Letter of Indemnity (Lol) or a back letter as it is sometimes called is often offered by the shipper promising to indemnify the master or the carrier against any loss or liabilities as a consequence of signing a clean B/L. However, acceptance’of a Lol for a clean B/L makes the master party to an act of deception or fraud on banks, consignee/buyer, and insurer, since it is an attempt to obtain payment for goods knowing them to be unsound. This type of LoI has no legal standing in the courts of law and cannot be sued on if the shipper goes back on his promise of indemnity.
A master must consult his owners and the P & I club if he is in doubt. He must never accept a Lol without the written orders from his owners.
A Mate’s receipt (MR) is a receipt issued and signed by the chief mate of the ship for goods received on board. MR is nowadays replaced by a modem document called the Standard Shipping Note (SSN), but can still be seen in a conventional trade like general cargo, dry bulk or tanker. The information in both the MR should be identical to that of the B/L.
The MR should be completed from the ship’s tally and show the actual quantity and condition of the cargo as received. When the condition of cargo justifies it, the M/R should be remarked as ‘torn bags’, ‘stained bales’ or ‘rust drums’ etc. Should there be a difference in the tally of the ship and the shipper, MR should reflect the smaller of the two figures with the remark that “X more bales in dispute, if onboard to be delivered”, X being the difference in the tally figures. MR is normally in shipowner’s format and made in triplicate. The original is given to the shipper, the 2nd given to the agent and the 3rd left in the book of MR to be referred to at the time of issuance of the B/L. M/R is not a document of title.
Precautions to be taken while signing a B/L
When a shipmaster has to sign and issue original bills of lading, he must take great care to ensure that all potential contractual pitfalls are covered. He must consult the P & I club and seek their advice before signing and releasing the original B/L. Shipped B/L is signed and given to the shipper through the agent. Freight may be payable before signing the B/L depending on the carrier’s terms.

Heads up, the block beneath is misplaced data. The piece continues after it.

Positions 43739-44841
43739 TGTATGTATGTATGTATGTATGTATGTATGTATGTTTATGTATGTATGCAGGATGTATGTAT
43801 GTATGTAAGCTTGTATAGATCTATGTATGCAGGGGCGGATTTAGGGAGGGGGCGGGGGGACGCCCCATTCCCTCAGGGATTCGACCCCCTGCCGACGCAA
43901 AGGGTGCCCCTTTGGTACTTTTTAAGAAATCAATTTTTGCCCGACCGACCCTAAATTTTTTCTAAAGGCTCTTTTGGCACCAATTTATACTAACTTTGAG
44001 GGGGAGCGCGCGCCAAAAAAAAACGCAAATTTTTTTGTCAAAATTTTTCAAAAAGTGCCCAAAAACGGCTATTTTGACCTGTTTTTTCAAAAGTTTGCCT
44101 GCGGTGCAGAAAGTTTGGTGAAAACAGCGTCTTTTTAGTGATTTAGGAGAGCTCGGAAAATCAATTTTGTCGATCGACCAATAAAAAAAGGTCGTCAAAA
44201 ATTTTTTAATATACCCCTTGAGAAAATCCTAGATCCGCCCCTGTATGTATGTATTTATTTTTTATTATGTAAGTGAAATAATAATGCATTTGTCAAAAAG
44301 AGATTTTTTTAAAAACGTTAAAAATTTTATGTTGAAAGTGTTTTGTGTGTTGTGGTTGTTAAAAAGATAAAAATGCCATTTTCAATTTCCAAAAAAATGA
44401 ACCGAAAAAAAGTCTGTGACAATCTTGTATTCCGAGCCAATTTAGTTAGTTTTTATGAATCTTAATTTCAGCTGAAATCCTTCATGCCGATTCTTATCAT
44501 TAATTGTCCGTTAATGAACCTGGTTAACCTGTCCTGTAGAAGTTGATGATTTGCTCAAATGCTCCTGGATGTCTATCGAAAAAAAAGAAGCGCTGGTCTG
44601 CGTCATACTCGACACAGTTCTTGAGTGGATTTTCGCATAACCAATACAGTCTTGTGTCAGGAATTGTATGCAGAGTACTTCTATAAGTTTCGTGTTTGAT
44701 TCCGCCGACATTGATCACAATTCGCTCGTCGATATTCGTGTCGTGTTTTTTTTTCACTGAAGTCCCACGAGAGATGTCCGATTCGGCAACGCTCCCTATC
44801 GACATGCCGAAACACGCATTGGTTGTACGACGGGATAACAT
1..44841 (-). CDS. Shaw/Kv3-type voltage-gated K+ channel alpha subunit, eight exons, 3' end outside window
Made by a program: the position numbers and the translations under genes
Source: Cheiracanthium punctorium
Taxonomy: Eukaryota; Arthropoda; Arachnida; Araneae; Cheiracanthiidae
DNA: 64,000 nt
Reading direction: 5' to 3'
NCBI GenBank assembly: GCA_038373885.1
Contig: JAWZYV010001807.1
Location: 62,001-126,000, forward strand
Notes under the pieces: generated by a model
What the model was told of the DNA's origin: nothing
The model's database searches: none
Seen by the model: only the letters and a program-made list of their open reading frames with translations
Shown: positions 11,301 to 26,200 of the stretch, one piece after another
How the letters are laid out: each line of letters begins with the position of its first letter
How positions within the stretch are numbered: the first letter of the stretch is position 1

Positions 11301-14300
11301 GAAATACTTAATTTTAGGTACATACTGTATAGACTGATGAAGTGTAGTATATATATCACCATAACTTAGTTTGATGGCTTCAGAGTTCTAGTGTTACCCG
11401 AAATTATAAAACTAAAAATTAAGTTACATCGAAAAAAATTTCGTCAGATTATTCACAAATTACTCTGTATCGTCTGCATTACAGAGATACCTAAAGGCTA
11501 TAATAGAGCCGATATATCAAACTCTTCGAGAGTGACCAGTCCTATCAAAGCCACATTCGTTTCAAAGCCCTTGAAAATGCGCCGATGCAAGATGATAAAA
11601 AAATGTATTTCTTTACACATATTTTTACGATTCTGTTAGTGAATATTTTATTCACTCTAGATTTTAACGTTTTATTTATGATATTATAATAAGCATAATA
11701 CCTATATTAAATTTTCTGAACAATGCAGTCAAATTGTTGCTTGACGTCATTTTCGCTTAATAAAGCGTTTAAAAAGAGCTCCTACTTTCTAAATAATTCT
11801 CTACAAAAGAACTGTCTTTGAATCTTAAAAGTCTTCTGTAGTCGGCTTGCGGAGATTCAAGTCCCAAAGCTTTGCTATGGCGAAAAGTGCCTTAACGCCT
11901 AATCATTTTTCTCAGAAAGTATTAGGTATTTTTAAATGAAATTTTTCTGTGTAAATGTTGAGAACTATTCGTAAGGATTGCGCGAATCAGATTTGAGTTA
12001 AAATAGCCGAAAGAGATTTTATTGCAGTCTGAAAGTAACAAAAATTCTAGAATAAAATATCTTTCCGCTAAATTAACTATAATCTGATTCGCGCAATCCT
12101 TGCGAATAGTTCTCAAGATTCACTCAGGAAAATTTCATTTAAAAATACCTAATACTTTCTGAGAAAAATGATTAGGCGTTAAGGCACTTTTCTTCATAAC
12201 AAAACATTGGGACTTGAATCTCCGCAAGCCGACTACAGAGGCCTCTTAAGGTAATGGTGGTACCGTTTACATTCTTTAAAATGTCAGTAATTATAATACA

When an MR is issued to the shipper on shipment of cargo, the MR may be required to be surrendered before issuance of the original shipped on board B/L.
The master must incorporate following before issuance of the B/L:
- the goods have actually been shipped;
- the date of shipment is correct as stated in the MR;
- the B/L is not marked freight paid or freight prepaid if not true;
- the clausing of the MR is incorporated in the B/L;
- the reference is made to the C/P, where on exists;
- any C/P terms do not conflict with the B/L terms; and
- the number of the original B/L released is stated.
Every original B/L must be fully signed by the authorised signatory.
Typical B/L related problems
- When damaged or otherwise defective cargo is presented for loading;
- If master is asked to sign a clean B/L when it is not justified;
- If shore and loading figures differ;
- If a charterer’s B/L is used, where the master is required to sign a clean B/L as presented by the charterer;
- If the number of original B/L in the set as shown in the face of the B/L is not the same as the number of negotiable B/L;
- If two or more sets ofB/L is requested by the shipper;
- If the B/L presented to the master for signing is written in an incomprehensible language or alphabet;
- If the master is asked to sign a blank or partially completed B/L; 9. Early departure procedure is used to allow tankers to sail on completion of cargo without waiting for final cargo figures;
- If the B/L has to be reissued or amended;
- If the master is asked to pre-date or post-date a B/L;
- If delivery of cargo is asked for without the presentation of the original B/L, which may cause misdelivery and serious problems;
- If cargo delivery is requested against the presentation ofaB/L carried on board when the B/L is ‘to order’ and does not specify the name of the consignee or the port of discharge;
- If two parties present original B/L
A Sample Bill for reference: